This year marks two special anniversaries in Japanese culture, the 50th anniversary of the legendary Nissan GTR, and the 20th anniversary of the Spring Drive system from Seiko. Driven by a lust for precision and performance, these partners have changed the way their respective industries think about Japanese products and technology, and both represent a force to be reckoned with.
Let’s address something before we continue. Before the current run of GTRs produced by Nissan, the name GTR was always applied to the Skyline, so, while it wasn’t always its own model outright, it’s still something to celebrate. Introduced in 1969, the PGC10 was shown off with a 160bhp 2L inline six-cylinder engine driving the rear wheels. It was a bold new statement from both Nissan and all of Japan, a country which in 1945 had been utterly demolished by two atomic bombs. In 1971 it got a coupé version coded KPGC10.
The second generation Skyline GTR, the KPGC110, came about in 1973 which had the same engine and gearbox and disc brakes all around. Its popularity was killed off by a fuel shortage, it was produced for only one year, and the GTR moniker wouldn’t surface again until 1989 when Nissan unveiled the Skyline GTR EBNR32 (which we all know as the R32). This new model had all-wheel drive and a twin-turbocharged 2.6L engine developing 267bhp, we’d also see the return of the familiar round rear lights.
The fourth and fifth generations (R33 and R34) would run from 1995 to 1998 and then 1999 to 2002 respectively and offered more performance upgrades over the original R32 as well as new engines and styling changes. In 2007, Nissan would once again return to the GTR name, but now as its own line of cars. The current GTR is known for is brutal performance and exceptional attention to detail, as well as being used by Top Gear’s Jeremy Clarkson to beat a bullet train in a race across Japan.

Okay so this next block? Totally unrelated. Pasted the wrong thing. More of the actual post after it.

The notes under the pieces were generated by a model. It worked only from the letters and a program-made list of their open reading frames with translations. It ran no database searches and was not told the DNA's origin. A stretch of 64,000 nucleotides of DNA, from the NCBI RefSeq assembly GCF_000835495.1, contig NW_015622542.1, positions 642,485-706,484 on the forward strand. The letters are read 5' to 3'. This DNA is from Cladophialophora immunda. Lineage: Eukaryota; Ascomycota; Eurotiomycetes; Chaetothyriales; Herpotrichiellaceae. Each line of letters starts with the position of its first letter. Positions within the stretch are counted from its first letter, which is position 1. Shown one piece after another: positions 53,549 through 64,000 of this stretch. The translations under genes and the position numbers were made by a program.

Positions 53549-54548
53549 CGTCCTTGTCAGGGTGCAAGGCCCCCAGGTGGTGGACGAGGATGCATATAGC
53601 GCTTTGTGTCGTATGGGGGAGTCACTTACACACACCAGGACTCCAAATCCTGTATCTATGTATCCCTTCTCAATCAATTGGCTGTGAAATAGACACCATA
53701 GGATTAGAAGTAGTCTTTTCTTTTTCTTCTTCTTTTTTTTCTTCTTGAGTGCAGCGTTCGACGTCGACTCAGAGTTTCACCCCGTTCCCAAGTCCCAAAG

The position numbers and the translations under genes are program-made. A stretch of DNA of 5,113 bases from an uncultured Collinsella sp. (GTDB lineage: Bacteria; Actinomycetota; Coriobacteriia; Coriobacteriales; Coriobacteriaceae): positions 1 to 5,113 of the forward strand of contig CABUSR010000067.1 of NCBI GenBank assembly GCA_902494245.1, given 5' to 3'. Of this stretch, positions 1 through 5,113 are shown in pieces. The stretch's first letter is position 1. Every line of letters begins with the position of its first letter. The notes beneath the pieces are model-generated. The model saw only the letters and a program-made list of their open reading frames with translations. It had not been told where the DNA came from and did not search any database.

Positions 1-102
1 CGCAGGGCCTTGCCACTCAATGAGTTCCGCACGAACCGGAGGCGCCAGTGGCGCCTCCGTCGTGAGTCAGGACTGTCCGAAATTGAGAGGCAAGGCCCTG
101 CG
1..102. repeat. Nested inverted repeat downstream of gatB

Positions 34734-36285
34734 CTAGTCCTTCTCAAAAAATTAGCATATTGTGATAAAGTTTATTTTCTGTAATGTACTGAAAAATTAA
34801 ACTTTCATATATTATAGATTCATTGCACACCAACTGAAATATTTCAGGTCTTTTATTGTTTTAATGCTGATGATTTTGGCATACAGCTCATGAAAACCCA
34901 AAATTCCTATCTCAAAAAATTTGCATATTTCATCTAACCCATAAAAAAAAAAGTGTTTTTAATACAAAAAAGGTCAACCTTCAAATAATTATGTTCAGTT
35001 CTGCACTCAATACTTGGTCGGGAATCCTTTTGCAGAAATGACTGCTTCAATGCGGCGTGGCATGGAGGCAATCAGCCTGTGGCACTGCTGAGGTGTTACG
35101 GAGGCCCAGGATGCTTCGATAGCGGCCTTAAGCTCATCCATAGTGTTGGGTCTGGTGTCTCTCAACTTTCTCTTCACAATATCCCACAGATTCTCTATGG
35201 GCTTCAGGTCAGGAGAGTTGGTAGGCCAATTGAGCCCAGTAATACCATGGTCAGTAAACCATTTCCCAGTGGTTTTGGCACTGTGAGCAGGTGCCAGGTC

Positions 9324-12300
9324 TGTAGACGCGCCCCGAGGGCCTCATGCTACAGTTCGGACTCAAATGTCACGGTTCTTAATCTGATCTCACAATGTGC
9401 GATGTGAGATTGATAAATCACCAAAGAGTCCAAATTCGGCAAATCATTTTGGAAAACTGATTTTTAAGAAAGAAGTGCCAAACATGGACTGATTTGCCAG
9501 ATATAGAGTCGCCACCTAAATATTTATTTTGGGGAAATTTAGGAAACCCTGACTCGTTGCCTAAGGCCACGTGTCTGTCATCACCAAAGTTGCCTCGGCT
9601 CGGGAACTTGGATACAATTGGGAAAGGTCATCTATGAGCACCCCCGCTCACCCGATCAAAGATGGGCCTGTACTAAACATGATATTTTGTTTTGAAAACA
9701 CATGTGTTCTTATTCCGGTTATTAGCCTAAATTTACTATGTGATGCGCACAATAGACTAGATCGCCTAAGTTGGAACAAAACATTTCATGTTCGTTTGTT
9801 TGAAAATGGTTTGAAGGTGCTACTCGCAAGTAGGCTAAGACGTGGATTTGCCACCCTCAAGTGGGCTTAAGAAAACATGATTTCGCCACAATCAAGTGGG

The 2020 Nissan GT-R 50th Anniversary model
The Spring Drive, introduced in 1999, was the first time that the benefits of quartz technology had been successfully added to the art of mechanical watchmaking. Neither quartz nor a mechanical watch, the Spring Drive system is a hybrid of both with a Tri-Synchro regulator which in this instance feeds additional power back into the spring barrel, for a total power reserve of 72 hours in this watch.
Being a chronograph and a Japanese one at that it’s fitting to see that Grand Seiko has included both a column wheel and a vertical clutch into this watch. Both of these are complicated to make but benefit the watch with smoother interaction and, in the case of the vertical clutch, allow the chronograph to run all the time without damage. The accuracy of the watch is also something to behold because it’s part quartz the watch on average gains or loses ten seconds a month, that’s around 0.5 a second a day.
Complimenting the watch are the looks. I’ll be honest, the anniversary Spring Drive watches introduced at Baselworld this year were a bit messy to my eyes. That’s a personal opinion, and with the GTR that’s completely gone, this watch with the white and blue strap and blue titanium/ceramic case looks unreal. Despite the dial layout being nearly identical (this one has a retrograde seconds hand whereas the others didn’t) to the previous, it totally works now.
Unfortunately, it’s unlikely I’ll ever get to see it, as the retail price is a whopping €21,600 and it’s limited to just 200 examples worldwide. Still, cool to look at.
Visit Grand Seiko here.